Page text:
(Reviewed from an advance copy, courtesy of the publisher.)

Tuesday, August 21, 2018

Devoted by Jennifer Mathieu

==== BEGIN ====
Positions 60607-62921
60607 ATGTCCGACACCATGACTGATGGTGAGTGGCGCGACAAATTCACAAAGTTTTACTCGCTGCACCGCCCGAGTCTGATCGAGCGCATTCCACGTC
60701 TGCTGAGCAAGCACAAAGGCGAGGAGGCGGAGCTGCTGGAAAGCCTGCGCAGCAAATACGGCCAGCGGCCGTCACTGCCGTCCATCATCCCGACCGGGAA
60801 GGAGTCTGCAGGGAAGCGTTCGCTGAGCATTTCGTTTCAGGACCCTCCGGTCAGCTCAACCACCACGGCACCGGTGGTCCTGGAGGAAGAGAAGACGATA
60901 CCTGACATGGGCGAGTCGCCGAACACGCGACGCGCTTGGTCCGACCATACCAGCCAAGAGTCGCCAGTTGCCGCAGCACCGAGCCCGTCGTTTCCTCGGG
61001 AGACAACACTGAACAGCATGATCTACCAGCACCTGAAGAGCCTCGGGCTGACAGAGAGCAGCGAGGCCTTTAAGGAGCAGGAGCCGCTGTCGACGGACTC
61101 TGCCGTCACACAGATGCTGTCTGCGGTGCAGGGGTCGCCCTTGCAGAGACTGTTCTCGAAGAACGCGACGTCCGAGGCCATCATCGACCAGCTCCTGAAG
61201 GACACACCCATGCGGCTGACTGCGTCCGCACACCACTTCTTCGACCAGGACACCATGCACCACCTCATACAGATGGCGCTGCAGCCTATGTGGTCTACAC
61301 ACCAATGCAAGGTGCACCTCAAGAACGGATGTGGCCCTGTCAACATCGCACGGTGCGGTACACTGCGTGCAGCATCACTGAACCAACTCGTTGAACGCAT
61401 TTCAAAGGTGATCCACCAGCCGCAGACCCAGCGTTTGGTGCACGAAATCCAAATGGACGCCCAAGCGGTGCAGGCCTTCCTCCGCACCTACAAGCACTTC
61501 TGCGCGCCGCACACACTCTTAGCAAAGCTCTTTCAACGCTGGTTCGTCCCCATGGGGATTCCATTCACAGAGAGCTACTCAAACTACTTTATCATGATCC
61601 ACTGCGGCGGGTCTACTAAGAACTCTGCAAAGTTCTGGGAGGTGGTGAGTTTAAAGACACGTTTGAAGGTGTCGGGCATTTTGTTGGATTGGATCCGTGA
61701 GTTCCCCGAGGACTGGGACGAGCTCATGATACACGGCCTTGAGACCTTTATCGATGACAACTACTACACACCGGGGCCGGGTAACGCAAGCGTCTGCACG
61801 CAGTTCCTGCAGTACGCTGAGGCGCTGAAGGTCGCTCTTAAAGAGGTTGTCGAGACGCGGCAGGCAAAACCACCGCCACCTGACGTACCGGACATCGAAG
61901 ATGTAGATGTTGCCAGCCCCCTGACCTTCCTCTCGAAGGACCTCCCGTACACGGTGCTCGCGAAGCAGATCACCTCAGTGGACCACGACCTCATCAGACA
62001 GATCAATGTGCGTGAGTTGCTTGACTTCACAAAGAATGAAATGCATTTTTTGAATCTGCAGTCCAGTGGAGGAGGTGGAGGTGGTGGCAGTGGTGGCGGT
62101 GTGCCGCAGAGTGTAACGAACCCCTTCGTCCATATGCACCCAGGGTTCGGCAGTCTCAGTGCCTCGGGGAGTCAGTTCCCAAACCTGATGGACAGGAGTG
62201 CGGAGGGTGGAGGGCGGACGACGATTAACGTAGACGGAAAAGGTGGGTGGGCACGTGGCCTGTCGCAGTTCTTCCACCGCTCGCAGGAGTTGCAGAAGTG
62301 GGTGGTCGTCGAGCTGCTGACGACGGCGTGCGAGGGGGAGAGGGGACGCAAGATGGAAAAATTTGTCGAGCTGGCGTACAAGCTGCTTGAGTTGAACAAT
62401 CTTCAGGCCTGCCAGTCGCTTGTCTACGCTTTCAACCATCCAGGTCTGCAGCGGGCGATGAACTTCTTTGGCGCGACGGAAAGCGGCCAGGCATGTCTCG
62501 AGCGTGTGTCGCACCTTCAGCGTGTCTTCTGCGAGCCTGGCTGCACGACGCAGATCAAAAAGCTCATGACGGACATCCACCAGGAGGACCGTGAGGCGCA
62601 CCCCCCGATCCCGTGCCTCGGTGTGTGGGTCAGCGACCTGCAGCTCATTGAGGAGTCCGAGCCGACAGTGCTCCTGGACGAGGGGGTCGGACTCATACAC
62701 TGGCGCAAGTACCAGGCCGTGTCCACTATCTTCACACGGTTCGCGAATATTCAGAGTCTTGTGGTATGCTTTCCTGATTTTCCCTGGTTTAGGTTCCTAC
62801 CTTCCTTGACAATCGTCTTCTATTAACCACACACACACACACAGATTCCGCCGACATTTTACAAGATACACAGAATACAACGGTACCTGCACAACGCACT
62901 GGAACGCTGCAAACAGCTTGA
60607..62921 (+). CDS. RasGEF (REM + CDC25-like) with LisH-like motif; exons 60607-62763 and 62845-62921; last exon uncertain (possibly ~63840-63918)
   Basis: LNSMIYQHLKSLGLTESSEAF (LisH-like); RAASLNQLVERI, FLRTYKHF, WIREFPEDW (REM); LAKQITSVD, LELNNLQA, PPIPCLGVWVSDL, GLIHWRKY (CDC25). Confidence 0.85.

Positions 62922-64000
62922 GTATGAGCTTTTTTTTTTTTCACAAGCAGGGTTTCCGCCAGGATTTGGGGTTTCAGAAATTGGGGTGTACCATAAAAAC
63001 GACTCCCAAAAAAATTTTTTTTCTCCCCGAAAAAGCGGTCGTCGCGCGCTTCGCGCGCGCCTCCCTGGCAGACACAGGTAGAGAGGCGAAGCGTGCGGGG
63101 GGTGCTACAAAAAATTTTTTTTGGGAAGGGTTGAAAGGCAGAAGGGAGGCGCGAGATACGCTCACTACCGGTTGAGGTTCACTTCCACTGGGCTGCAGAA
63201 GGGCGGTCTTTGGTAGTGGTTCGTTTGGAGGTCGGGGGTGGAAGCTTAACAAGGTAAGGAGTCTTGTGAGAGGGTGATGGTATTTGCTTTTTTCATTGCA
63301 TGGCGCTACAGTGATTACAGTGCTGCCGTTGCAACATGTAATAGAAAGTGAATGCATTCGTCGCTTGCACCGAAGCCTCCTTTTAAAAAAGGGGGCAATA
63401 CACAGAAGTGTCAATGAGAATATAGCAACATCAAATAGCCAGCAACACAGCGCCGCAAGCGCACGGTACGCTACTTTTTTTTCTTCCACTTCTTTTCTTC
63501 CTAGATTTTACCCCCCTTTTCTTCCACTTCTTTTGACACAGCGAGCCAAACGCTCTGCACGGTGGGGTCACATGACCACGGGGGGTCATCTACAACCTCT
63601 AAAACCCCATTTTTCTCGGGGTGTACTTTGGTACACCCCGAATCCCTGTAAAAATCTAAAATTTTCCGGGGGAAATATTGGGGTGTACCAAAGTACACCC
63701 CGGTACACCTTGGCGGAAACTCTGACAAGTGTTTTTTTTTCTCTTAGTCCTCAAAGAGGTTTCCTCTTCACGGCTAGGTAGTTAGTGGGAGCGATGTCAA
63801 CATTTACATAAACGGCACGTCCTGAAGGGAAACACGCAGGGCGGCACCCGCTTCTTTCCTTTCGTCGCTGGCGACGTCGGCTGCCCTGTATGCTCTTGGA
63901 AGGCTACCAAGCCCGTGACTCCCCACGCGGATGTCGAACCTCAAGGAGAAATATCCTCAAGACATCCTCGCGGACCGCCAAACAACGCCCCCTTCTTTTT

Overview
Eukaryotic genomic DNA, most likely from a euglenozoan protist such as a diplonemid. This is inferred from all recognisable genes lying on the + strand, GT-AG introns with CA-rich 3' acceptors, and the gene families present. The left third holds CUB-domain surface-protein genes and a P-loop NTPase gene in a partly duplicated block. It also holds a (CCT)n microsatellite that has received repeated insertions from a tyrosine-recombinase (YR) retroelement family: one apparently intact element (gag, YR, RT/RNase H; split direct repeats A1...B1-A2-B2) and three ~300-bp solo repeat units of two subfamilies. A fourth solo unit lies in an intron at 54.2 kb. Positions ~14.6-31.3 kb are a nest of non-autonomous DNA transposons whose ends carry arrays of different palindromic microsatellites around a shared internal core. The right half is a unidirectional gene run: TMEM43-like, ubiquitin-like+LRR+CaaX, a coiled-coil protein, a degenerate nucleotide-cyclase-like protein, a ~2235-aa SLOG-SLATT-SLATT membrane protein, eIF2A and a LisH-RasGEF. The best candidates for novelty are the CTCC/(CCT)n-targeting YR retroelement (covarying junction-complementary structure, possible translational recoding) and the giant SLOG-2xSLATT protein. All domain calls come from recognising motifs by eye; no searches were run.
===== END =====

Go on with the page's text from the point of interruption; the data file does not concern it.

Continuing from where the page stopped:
Seventeen-year-old Rachel has never worn pants, gone to public school, or had more than five dollars to call her own. Her family attends an extreme fundamentalist church and subscribes to the Quiverfull movement, so Rachel and her nine siblings live a life of strictly enforced obedience to their father and their church. Rachel really wants to be good, but she longs to read and study. She gets a sinking feeling in her stomach when she thinks about courtship, marriage, and the possibility that she might be married and pregnant within a year. And when her mother sinks into depression after a miscarriage, Rachel is frustrated and exhausted at being required to shoulder the majority of the responsibility for running the household. When rumors circulate that Lauren Sullivan, black sheep of the congregation, has returned to their small town, Rachel's curiosity is piqued. Why did Lauren leave? How has she managed to survive on her own? Using the family's ancient computer (purchased solely to help with the running of the family business), Rachel surreptitiously discovers Lauren's blog, and before long, the two are communicating. But what will happen if her father finds out?